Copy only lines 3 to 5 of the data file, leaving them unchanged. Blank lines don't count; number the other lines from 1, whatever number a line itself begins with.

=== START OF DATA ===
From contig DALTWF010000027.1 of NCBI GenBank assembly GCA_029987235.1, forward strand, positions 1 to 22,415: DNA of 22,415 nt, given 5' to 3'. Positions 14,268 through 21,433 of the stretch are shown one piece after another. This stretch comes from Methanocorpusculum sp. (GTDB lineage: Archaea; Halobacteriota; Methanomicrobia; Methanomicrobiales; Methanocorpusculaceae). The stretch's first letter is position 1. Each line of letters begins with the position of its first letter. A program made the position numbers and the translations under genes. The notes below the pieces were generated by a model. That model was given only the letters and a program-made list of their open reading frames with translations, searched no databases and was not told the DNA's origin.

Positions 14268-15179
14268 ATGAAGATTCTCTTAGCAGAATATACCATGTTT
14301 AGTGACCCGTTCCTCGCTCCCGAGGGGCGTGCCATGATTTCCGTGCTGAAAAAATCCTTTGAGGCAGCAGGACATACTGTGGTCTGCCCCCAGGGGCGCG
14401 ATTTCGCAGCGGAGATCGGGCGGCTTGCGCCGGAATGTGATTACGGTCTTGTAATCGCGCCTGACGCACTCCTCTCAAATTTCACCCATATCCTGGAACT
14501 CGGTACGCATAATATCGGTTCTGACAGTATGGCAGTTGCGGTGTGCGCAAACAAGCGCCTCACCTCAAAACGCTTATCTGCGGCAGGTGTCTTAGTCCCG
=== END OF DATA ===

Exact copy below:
14268 ATGAAGATTCTCTTAGCAGAATATACCATGTTT
14301 AGTGACCCGTTCCTCGCTCCCGAGGGGCGTGCCATGATTTCCGTGCTGAAAAAATCCTTTGAGGCAGCAGGACATACTGTGGTCTGCCCCCAGGGGCGCG
14401 ATTTCGCAGCGGAGATCGGGCGGCTTGCGCCGGAATGTGATTACGGTCTTGTAATCGCGCCTGACGCACTCCTCTCAAATTTCACCCATATCCTGGAACT